Khronos Releases OpenVX 1.0 Specification for Computer Vision Acceleration

  Khronos Releases OpenVX 1.0 Specification for Computer Vision Acceleration

      Open standard for portable, performance and power-optimized vision
   applications and libraries; Provisional Specification for Public Review


Business Wire

HONG KONG -- November 18, 2013

The Khronos™ Group today  announced the ratification and public release of the
OpenVX™ 1.0 provisional specification, an open, royalty-free standard for
cross platform acceleration of computer vision applications and libraries.
OpenVX enables performance and power optimized computer vision algorithms for
use cases such as face, body and gesture tracking, smart video surveillance,
automatic driver assistance systems, object and scene reconstruction,
augmented reality, visual inspection, robotics and more. The provisional
release of the specification enables developers and implementers to provide
feedback before specification finalization, which is expected within six
months. The OpenVX 1.0 provisional specification is available at

“Computer vision is the biggest, most disruptive, application segment in
technology today. From automotive, to security, to consumer capture with 3D
sensors, 4K sensors, and sensors so small they can be put in UAVs the size of
a fly, the processing of photons has never been more challenging,” said Dr.
Jon Peddie, president of Jon Peddie Research. “Being able to manage, process,
and quickly move sensor data without consuming much power is critical and only
OpenVX offers the mechanisms necessary to balance all those issues - it’s
going to change the way we do vision systems.”

OpenVX enables significant implementation innovation while maintaining a
consistent API for developers. An OpenVX application expresses vision
processing holistically as a graph of function nodes. An OpenVX implementer
can optimize graph execution through a wide variety of techniques such as:
acceleration of nodes on CPUs, GPUs, DSPs or dedicated hardware, compiler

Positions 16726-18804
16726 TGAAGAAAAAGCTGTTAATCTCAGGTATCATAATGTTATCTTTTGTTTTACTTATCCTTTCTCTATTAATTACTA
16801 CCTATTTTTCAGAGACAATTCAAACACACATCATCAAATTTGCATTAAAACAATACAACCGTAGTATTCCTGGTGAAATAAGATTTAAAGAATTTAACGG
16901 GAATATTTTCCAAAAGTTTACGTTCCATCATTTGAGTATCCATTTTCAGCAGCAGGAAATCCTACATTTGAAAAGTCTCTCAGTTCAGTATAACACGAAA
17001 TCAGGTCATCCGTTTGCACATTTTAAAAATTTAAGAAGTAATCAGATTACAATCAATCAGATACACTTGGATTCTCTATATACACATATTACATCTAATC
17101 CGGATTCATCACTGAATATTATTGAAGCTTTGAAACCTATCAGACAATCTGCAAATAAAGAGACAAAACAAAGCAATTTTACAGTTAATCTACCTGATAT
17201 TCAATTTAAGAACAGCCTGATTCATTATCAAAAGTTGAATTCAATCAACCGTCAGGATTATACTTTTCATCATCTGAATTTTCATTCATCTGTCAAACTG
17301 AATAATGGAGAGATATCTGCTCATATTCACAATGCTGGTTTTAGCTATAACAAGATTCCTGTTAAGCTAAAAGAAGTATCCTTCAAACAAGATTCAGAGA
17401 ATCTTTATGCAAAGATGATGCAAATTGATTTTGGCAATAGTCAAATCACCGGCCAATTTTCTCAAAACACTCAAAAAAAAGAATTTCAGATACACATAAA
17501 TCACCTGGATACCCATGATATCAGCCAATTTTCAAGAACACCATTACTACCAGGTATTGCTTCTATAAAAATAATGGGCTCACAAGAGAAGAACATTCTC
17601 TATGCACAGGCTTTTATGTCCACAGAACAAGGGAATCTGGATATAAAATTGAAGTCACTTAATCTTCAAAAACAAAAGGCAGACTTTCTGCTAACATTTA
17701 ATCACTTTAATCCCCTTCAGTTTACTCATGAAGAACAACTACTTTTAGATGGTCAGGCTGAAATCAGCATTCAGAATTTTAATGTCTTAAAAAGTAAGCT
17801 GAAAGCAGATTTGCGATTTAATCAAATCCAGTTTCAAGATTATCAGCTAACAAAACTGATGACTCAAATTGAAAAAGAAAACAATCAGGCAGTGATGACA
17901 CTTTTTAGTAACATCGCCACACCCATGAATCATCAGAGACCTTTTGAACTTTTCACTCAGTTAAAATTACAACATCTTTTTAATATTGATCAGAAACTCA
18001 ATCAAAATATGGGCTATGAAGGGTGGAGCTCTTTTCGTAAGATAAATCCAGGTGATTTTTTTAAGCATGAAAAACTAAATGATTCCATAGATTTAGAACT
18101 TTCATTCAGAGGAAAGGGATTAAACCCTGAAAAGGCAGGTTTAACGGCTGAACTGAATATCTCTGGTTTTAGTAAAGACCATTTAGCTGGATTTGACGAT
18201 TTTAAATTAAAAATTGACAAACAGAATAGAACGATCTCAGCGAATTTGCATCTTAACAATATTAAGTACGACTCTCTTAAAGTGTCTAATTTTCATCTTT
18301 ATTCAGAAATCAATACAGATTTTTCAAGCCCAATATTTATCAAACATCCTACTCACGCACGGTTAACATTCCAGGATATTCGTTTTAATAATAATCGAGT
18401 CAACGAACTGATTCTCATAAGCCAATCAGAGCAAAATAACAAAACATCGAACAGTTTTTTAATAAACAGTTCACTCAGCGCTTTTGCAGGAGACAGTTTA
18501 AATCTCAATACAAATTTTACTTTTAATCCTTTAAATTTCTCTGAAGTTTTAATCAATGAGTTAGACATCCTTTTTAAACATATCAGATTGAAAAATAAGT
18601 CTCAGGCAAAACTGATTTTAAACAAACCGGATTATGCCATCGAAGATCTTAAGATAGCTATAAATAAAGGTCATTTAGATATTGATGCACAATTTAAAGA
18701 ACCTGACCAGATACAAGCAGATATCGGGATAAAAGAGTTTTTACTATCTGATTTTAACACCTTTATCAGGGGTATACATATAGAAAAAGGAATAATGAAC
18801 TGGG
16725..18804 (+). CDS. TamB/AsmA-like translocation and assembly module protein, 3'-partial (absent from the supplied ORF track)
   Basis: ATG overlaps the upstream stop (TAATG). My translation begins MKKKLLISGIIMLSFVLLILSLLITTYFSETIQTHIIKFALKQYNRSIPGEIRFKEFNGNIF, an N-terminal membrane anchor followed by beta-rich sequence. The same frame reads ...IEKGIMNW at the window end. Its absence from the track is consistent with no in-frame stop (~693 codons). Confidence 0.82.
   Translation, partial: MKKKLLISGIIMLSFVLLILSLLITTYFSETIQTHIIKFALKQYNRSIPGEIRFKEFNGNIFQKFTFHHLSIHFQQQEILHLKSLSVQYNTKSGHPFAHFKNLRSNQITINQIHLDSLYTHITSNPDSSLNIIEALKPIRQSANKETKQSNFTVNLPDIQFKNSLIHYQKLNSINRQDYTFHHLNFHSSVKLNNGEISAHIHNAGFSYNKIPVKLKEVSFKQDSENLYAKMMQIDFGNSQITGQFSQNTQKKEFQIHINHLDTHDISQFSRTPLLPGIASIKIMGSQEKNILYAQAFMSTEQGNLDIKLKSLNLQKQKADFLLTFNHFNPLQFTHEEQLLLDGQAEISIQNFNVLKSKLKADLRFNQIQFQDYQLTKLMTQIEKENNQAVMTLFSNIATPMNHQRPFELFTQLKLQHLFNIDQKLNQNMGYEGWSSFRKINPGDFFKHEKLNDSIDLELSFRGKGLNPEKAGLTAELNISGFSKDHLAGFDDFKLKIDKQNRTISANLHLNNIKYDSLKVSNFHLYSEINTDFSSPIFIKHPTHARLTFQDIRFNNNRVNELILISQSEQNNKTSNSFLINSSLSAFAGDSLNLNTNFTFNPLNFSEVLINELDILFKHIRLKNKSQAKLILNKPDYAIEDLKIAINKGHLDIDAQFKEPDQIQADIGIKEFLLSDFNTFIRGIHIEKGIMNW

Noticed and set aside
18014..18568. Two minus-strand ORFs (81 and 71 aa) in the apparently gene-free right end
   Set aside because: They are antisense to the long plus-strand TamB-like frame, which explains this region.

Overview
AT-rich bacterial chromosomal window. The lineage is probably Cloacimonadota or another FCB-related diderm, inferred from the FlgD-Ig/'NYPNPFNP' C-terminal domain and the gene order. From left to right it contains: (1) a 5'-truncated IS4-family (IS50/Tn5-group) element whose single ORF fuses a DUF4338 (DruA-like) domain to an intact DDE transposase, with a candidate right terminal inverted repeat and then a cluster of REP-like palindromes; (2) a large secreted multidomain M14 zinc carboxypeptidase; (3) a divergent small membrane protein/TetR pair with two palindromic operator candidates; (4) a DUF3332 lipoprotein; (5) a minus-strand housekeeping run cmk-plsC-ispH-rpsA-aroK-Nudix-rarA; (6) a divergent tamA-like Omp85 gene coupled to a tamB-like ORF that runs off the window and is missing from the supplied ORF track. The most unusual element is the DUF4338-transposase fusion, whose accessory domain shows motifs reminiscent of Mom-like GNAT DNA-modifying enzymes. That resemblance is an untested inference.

optimizations, node coalescing, and tiled execution to keep sections of
processed images in local memories as they flow through the graph. Khronos has
released a provisional tiled execution extension alongside the main OpenVX
specification to enable user custom kernels to exploit this style of
optimization. Additionally, Khronos has released the VXU™ utility library to
enable developers using OpenVX to call individual nodes as standalone
functions for easy code migration.

“Computer vision is central to bringing natural user interfaces and
environmental awareness to mobile devices and OpenVX enables cross-platform
processing with the high performance and low power that will be vital to
widespread adoption,” said Neil Trevett, president of the Khronos Group and
vice president of mobile content at NVIDIA. “OpenVX has been designed to be
implemented independently or to interoperate within the Khronos standards
ecosystem for camera control, sensor fusion, data flow, compute acceleration
and graphics rendering, ensuring Khronos APIs continue to meet the needs of
portable, state-of the art applications.”

OpenVX can be used directly by applications or to accelerate higher-level
middleware, such as the popular OpenCV open source vision library that is
often used for application prototyping. OpenVX will have extensive conformance
tests to complement a focused and tightly defined finalized specification for
consistent and reliable operation across multiple vendors and platforms making
OpenVX an ideal foundation for shipping production vision applications.
Finally, as any Khronos specification, OpenVX is extensible to enable nodes to
be deployed to meet customer needs, ahead of being integrated into the core

Industry Support

“The Itseez team is excited about the release of the OpenVX 1.0 provisional
specification. It will enable speed- and power-optimized implementations of
OpenCV across a wide range of mobile and embedded platforms, stimulating
growth for the computer vision industry and the development of new great
applications,” said Victor Erukhimov, CEO, Itseez and chair of the OpenVX
working group.

“CEVA extends its congratulations to the Khronos Group on the release of the